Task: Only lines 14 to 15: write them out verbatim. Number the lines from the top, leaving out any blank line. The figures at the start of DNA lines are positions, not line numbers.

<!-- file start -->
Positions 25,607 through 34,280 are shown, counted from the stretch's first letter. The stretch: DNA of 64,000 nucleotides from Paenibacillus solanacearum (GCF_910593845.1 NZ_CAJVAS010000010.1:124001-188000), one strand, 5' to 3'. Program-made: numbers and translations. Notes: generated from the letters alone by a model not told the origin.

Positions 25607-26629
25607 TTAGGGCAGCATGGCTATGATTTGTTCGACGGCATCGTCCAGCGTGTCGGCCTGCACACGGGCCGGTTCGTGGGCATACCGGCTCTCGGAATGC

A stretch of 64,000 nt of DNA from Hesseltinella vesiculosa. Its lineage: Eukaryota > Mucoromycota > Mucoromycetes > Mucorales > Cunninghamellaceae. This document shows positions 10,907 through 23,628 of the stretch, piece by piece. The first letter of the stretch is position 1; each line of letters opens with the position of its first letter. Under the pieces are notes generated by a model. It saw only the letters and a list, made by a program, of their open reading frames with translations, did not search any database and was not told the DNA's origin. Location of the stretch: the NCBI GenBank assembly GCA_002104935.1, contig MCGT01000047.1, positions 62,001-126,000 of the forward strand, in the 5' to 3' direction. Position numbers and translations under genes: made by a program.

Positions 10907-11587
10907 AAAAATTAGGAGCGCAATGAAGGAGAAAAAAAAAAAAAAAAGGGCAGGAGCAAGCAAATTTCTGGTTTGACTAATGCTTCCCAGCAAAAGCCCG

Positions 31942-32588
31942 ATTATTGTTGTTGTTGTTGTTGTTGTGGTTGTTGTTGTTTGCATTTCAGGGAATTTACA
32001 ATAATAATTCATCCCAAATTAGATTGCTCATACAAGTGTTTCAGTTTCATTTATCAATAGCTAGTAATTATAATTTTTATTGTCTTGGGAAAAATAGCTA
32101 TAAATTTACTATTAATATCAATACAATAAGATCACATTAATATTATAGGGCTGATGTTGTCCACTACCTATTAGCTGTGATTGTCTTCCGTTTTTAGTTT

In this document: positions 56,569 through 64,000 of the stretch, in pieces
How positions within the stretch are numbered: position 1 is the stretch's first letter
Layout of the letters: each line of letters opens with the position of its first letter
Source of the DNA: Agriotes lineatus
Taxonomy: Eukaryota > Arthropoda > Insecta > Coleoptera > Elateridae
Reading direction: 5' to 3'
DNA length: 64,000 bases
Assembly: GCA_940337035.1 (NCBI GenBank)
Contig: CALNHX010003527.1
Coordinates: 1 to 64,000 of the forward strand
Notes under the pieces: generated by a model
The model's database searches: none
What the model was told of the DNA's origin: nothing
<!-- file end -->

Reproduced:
Source of the DNA: Agriotes lineatus
Taxonomy: Eukaryota > Arthropoda > Insecta > Coleoptera > Elateridae